Butler County commissioners approve drug discount program
Butler County commissioners voted last week to approve a prescription drug discount program for county residents.
The Coast2Coast RX card likely will be available in early fall, said Stephen Rohm, national sales manager for the company. The card is free, available to anyone and can be used immediately.
The commissioners unanimously approved adoption of the card, which will primarily be given out in pharmacies.
There is no cost to the county, said Peggy Abersold, an administrative assistant to commissioner Jim Eckstein.
Township, city and county governments across the country, and local United Way agencies, all provide the card.
“It appears to be the best option for county residents,” said Abersold.
The card replaces a similar program run by Caremark through the National Association of Counties, Abersold said.
Under Coast2Coast, pharmacies agree to give discounts to attract more customers, Rohm said.
Customers saved an average of 61 percent last year with the card, though the range is 5 to 95 percent, on both brand name drugs and generic drugs, Rohm said.
About 59,000 pharmacies accept the card, including all large chain stores, many regional stores and independent pharmacies, Rohm said.
Rick Wills is a staff writer for Trib Total Media. He can be reached at 412-320-7944 or at firstname.lastname@example.org.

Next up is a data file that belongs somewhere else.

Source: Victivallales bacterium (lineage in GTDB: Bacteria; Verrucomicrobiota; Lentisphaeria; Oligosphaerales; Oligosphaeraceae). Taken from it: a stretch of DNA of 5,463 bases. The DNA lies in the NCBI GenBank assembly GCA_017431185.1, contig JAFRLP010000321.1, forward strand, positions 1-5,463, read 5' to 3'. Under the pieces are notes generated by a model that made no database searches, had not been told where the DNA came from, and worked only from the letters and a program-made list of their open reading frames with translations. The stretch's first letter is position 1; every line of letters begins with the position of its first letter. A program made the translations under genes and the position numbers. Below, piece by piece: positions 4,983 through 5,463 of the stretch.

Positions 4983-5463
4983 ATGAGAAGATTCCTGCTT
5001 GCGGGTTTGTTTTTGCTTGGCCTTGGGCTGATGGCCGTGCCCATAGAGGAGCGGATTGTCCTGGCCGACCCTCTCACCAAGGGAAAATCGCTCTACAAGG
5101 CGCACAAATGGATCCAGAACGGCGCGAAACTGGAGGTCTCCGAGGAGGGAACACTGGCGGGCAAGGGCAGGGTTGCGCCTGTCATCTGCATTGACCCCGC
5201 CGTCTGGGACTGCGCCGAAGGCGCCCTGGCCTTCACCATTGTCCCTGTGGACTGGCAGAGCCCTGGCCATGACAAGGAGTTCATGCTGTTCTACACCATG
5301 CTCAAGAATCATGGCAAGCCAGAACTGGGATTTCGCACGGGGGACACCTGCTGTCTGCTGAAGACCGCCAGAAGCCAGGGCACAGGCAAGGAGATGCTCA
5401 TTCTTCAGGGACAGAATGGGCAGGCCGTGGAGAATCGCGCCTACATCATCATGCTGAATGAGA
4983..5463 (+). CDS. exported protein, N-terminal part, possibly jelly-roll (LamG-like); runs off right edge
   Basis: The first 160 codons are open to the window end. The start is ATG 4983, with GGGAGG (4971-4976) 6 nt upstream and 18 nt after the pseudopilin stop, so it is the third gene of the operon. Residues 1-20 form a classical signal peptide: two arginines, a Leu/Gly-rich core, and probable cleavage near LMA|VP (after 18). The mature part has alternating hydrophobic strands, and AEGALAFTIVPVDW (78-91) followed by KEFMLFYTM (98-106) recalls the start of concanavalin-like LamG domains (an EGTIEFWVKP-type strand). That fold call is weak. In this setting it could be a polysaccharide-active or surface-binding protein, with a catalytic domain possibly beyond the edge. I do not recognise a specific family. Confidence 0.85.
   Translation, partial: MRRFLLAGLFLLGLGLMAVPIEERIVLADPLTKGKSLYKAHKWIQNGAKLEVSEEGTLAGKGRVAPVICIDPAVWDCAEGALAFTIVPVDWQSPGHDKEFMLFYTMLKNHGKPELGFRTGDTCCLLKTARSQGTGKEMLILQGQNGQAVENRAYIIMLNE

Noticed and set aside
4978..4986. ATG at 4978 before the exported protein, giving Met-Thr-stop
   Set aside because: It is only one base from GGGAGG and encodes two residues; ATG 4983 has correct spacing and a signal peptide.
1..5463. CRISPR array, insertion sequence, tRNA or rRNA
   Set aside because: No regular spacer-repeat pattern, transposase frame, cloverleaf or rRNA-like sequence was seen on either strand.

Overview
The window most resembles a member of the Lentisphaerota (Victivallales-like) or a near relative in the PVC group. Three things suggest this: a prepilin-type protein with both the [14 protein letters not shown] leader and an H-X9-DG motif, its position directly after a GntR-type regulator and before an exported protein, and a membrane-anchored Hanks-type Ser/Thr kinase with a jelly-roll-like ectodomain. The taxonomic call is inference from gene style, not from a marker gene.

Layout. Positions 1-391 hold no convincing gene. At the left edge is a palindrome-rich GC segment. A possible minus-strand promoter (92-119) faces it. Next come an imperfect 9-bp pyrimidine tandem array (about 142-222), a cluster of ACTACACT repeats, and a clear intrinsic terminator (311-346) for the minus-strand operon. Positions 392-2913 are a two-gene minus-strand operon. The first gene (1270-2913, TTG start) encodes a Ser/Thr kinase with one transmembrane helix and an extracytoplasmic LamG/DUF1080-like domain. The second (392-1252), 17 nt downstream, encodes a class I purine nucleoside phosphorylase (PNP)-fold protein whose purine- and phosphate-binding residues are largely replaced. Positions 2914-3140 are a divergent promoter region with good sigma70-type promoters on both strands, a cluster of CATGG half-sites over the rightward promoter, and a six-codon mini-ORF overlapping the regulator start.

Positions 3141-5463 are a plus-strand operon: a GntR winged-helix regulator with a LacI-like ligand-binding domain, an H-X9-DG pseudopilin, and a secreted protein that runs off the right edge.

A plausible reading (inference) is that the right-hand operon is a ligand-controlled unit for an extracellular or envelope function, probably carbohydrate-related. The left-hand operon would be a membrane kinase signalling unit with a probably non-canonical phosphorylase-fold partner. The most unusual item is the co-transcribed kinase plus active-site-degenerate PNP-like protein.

Show commenting policy
TribLive commenting policy
You are solely responsible for your comments and by using TribLive.com you agree to our Terms of Service.
We moderate comments. Our goal is to provide substantive commentary for a general readership. By screening submissions, we provide a space where readers can share intelligent and informed commentary that enhances the quality of our news and information.
While most comments will be posted if they are on-topic and not abusive, moderating decisions are subjective. We will make them as carefully and consistently as we can. Because of the volume of reader comments, we cannot review individual moderation decisions with readers.
We value thoughtful comments representing a range of views that make their point quickly and politely. We make an effort to protect discussions from repeated comments either by the same reader or different readers.
We follow the same standards for taste as the daily newspaper. A few things we won't tolerate: personal attacks, obscenity, vulgarity, profanity (including expletives and letters followed by dashes), commercial promotion, impersonations, incoherence, proselytizing and SHOUTING. Don't include URLs to Web sites.
We do not edit comments. They are either approved or deleted. We reserve the right to edit a comment that is quoted or excerpted in an article. In this case, we may fix spelling and punctuation.
We welcome strong opinions and criticism of our work, but we don't want comments to become bogged down with discussions of our policies and we will moderate accordingly.
We appreciate it when readers and people quoted in articles or blog posts point out errors of fact or emphasis and will investigate all assertions. But these suggestions should be sent via e-mail. To avoid distracting other readers, we won't publish comments that suggest a correction. Instead, corrections will be made in a blog post or in an article.
- Butler Township commissioners expected to approve town homes
- Seneca Valley bands, choir put on holiday performance for senior citizens
- Butler County initiative aims to find employment for struggling job-seekers